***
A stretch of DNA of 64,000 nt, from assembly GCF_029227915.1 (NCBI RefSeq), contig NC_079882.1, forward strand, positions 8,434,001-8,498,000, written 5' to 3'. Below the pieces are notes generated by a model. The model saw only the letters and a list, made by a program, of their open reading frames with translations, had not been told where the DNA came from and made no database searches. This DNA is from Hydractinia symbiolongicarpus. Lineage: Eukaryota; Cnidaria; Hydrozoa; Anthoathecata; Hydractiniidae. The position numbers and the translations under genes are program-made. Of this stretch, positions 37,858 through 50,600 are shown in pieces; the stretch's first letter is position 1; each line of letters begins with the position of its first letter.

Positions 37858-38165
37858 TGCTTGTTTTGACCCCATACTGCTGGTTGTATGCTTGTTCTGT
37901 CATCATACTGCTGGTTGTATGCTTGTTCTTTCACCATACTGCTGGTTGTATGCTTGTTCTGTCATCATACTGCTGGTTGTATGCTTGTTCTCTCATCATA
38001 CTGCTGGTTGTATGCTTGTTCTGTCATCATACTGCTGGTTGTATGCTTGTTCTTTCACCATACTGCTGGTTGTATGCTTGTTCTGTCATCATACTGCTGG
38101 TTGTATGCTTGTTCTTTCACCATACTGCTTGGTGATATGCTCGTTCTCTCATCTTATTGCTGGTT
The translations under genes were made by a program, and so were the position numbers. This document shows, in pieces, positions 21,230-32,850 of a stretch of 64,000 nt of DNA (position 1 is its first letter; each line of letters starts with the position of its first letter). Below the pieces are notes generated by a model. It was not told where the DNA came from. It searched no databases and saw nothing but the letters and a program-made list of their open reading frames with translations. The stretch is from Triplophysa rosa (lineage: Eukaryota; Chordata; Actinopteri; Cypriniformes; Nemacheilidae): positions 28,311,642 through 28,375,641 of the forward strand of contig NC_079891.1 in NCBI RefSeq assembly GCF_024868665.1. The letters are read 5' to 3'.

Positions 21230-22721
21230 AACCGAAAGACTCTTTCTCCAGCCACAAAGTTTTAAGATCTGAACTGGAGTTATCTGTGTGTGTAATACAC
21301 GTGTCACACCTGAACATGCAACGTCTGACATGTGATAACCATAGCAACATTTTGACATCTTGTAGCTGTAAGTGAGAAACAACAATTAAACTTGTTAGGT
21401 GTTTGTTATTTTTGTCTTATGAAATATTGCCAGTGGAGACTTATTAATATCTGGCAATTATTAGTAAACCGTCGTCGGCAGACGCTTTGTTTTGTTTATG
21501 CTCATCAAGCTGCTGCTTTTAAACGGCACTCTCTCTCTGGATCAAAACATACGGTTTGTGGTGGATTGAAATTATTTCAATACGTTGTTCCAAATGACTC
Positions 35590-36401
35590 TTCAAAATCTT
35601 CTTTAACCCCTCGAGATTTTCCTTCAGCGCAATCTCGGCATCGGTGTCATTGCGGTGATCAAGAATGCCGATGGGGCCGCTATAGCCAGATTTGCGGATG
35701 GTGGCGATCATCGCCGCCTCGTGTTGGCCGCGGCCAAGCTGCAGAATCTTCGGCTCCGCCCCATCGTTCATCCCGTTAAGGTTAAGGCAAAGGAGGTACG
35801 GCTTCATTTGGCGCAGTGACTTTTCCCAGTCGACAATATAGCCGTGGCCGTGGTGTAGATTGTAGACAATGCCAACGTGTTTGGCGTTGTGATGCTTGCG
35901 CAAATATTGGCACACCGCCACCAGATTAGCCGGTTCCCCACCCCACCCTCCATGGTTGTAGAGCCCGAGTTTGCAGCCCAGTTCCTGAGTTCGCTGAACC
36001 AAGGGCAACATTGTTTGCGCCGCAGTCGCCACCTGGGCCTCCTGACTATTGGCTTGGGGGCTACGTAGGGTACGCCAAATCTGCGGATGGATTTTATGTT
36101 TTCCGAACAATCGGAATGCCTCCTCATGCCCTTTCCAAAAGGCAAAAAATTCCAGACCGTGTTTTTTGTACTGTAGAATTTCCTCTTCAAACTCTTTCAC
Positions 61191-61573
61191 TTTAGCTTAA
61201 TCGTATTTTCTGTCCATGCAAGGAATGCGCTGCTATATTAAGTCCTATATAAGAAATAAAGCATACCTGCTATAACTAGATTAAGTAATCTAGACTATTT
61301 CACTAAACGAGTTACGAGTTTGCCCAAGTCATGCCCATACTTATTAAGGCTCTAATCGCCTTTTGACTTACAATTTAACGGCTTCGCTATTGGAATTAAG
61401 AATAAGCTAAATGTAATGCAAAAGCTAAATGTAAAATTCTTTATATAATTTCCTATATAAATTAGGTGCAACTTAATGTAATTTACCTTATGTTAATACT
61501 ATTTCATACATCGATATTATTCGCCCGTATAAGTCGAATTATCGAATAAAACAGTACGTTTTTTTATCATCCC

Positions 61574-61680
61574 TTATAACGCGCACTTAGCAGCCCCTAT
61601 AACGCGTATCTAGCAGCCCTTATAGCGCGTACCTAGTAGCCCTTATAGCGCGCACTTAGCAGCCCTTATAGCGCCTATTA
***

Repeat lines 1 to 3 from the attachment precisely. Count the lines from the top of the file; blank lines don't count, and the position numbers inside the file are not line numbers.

A stretch of DNA of 64,000 nt, from assembly GCF_029227915.1 (NCBI RefSeq), contig NC_079882.1, forward strand, positions 8,434,001-8,498,000, written 5' to 3'. Below the pieces are notes generated by a model. The model saw only the letters and a list, made by a program, of their open reading frames with translations, had not been told where the DNA came from and made no database searches. This DNA is from Hydractinia symbiolongicarpus. Lineage: Eukaryota; Cnidaria; Hydrozoa; Anthoathecata; Hydractiniidae. The position numbers and the translations under genes are program-made. Of this stretch, positions 37,858 through 50,600 are shown in pieces; the stretch's first letter is position 1; each line of letters begins with the position of its first letter.

Positions 37858-38165
37858 TGCTTGTTTTGACCCCATACTGCTGGTTGTATGCTTGTTCTGT